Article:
Supreme Court Rolls Back Jurisdiction of U.S. Courts Over Foreign Companies

Can a U.S. court exercise jurisdiction over claims by foreign plaintiffs against a foreign corporation based on events in a foreign country? In a case decided on January 14, 2014, the United States Supreme Court said "No."

In Daimler AG v. Bauman, several Argentine residents brought suit in a California federal court against Stuttgart-based Daimler AG (Daimler) for allegedly participating in human rights violations in Argentina during that country’s "Dirty War." The Court of Appeals for the Ninth Circuit sustained jurisdiction based on the substantial business carried on in California by Daimler’s U.S. subsidiary. The Supreme Court unanimously reversed and held that such an exercise of jurisdiction over Daimler violated due process under the U.S. Constitution. The Court’s opinion (written by Justice Ginsburg, with Justice Sotomayor concurring only in the result) was based on three grounds.

First, the Court held that the business carried on in California by Daimler’s U.S. subsidiary did not subject Daimler itself to jurisdiction. The Ninth Circuit had treated the subsidiary as Daimler’s agent and imputed the subsidiary’s contacts with California to Daimler because the subsidiary conducted business that Daimler itself would have conducted if the subsidiary did not exist. The Supreme Court said that analysis “stack[ed] the deck" in favor of jurisdiction because it would "subject foreign corporations to general jurisdiction whenever they have an in-state subsidiary or affiliate." Such a "sprawling" view of jurisdiction was too much for the due process clause.

Second, the Court held that even if the subsidiary’s business in California were attributable to Daimler on an agency theory, that business was too "slim" for general jurisdiction relative to Daimler’s "activities in their entirety, nationwide and worldwide." Neither Daimler nor its subsidiary is incorporated in California and neither has its principal place of business there. Accordingly, California could not be considered Daimler’s "home" for jurisdictional purposes: "A corporation that operates in many places can scarcely be deemed at home in all of them."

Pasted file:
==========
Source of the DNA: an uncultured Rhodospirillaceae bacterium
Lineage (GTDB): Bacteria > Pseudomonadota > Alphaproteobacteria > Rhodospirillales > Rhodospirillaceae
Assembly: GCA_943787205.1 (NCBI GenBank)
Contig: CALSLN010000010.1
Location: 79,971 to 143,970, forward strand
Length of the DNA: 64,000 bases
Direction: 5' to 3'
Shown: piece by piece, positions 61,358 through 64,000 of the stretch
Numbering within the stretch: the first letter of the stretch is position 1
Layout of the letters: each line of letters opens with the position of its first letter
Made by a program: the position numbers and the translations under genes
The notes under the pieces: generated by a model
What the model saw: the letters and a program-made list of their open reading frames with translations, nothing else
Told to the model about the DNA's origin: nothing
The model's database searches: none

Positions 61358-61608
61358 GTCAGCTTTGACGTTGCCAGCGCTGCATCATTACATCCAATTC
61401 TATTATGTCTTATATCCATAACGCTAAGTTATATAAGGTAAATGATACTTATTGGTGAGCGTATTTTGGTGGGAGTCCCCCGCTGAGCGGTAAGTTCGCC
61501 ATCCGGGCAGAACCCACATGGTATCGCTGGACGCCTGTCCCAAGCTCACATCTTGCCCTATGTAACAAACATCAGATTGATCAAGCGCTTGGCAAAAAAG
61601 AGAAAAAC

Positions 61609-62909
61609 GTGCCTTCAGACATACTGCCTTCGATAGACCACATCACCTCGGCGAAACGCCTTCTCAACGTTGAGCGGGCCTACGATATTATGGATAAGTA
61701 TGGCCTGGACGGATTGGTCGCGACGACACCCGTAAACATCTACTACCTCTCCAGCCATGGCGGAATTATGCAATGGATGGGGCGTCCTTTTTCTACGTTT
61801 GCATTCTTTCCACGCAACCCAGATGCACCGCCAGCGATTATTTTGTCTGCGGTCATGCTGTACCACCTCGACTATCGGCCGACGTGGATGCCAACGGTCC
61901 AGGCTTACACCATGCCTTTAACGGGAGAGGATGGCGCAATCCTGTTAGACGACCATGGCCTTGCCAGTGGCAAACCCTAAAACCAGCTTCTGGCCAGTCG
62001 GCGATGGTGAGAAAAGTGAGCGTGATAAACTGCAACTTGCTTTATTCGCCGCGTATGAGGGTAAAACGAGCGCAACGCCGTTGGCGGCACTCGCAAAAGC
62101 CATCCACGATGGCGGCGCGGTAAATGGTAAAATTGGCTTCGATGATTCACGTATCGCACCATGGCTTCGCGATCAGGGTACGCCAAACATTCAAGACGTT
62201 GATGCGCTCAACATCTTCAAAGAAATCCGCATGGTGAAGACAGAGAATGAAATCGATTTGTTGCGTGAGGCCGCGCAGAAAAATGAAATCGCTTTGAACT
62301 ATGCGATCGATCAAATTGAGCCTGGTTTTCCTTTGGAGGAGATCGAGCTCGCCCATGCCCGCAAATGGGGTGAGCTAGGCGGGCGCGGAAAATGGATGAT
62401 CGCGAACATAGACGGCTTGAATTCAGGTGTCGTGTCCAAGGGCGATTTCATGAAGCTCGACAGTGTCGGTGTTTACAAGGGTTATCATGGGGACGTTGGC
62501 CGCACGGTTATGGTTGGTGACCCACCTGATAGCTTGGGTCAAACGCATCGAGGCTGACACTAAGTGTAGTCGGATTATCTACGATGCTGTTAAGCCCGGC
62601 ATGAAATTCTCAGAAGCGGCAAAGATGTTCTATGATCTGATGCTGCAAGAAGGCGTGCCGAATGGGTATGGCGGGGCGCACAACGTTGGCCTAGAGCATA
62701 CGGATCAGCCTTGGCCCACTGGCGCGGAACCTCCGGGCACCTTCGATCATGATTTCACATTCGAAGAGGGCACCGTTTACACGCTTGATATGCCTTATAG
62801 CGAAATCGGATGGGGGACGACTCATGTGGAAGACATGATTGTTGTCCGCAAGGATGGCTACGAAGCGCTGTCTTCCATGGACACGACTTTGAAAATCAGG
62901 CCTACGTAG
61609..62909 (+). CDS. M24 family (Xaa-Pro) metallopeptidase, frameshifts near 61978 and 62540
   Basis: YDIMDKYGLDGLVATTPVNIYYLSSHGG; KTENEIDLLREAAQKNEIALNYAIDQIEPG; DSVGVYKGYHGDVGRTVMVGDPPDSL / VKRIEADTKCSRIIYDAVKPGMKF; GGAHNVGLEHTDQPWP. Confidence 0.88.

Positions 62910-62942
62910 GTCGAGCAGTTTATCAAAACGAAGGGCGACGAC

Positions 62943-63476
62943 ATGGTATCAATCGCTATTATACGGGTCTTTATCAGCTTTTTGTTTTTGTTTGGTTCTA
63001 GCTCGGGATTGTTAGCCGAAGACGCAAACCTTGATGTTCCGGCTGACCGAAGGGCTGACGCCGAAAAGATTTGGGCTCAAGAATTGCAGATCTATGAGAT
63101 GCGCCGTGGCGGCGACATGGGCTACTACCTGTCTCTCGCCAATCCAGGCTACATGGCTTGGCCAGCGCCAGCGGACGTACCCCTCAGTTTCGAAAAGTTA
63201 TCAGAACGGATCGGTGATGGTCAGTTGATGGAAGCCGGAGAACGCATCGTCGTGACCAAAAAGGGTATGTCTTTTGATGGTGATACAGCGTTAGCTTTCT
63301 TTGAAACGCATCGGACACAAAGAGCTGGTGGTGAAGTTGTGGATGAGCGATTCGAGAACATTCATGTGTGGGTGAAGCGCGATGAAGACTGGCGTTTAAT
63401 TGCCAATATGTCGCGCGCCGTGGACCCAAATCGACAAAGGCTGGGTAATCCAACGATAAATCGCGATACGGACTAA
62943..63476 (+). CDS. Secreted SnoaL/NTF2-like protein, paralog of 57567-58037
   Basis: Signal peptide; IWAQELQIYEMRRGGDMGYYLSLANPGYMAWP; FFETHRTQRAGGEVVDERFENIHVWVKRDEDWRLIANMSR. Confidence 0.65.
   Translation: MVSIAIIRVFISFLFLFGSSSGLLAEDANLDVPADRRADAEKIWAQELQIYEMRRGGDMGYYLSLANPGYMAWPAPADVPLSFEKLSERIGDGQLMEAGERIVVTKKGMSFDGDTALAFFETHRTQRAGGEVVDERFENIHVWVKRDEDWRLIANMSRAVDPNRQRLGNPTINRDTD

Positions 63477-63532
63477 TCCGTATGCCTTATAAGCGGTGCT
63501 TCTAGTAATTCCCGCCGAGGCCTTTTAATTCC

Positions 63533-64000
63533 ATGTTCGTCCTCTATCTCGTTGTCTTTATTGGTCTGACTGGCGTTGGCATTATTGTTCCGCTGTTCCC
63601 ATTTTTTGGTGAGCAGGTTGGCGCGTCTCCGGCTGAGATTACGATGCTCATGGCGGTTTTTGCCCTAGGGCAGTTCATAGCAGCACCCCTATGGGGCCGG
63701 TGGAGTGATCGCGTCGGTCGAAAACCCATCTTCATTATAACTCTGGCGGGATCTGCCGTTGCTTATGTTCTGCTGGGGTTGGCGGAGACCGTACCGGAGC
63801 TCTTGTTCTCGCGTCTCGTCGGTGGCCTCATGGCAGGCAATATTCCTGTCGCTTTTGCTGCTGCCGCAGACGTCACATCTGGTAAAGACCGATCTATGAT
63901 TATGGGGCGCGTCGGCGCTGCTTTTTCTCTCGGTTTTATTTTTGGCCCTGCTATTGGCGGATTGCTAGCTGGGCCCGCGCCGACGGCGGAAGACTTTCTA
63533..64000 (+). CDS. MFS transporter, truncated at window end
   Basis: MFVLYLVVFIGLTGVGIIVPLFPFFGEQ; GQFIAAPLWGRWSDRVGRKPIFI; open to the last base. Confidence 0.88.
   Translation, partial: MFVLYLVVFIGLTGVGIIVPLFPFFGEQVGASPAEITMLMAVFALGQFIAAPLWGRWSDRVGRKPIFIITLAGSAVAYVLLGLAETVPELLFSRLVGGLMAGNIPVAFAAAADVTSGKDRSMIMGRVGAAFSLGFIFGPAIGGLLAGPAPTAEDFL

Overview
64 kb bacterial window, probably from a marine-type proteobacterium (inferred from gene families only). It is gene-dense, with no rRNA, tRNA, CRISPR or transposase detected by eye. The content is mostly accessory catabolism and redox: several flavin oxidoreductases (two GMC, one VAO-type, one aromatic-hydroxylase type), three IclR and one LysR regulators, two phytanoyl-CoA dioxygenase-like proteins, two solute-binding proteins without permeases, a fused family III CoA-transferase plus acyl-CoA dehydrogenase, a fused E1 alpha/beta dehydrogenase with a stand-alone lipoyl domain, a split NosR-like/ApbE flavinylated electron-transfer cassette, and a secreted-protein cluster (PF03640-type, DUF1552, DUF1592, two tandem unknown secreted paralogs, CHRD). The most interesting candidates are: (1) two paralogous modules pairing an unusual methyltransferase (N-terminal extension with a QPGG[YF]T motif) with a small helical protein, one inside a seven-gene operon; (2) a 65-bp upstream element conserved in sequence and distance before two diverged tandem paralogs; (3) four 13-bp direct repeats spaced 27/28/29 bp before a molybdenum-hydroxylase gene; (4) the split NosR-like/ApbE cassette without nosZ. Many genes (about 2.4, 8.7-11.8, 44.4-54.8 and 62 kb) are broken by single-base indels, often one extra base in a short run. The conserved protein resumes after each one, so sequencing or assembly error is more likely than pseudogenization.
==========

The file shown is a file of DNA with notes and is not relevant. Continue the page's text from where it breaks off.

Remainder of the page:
Third, the Court considered the "transnational context" of the dispute and the fact that "[o]ther nations do not share the uninhibited approach to personal jurisdiction" applied by the Ninth Circuit. "Considerations of international rapport thus reinforce[d]" the Court’s determination that subjecting Daimler to jurisdiction in California violated due process.

The Daimler case represents a significant check on efforts to expand the jurisdiction of U.S. courts over essentially foreign disputes. Going forward, such disputes will generally have to be brought in a corporate defendant’s "home" state, i.e., where it is incorporated or has its principal place of business. This will shield many foreign corporations from lawsuits in U.S. courts over disputes that arise from events and activities outside the U.S.

It must be emphasized, however, that Daimler involves what is known as "general" or "all-purpose" jurisdiction over disputes unrelated to the forum state. It places no limits on the "specific" jurisdiction that U.S. courts exercise over disputes arising out of a foreign corporation’s activities within the forum state. As the Court noted, its analysis would not apply to a claim by a California plaintiff injured by a Daimler vehicle in California; instead, such a claim would be considered under the broader specific jurisdiction rules applicable to claims arising from or related to a defendant’s business activities in the state.

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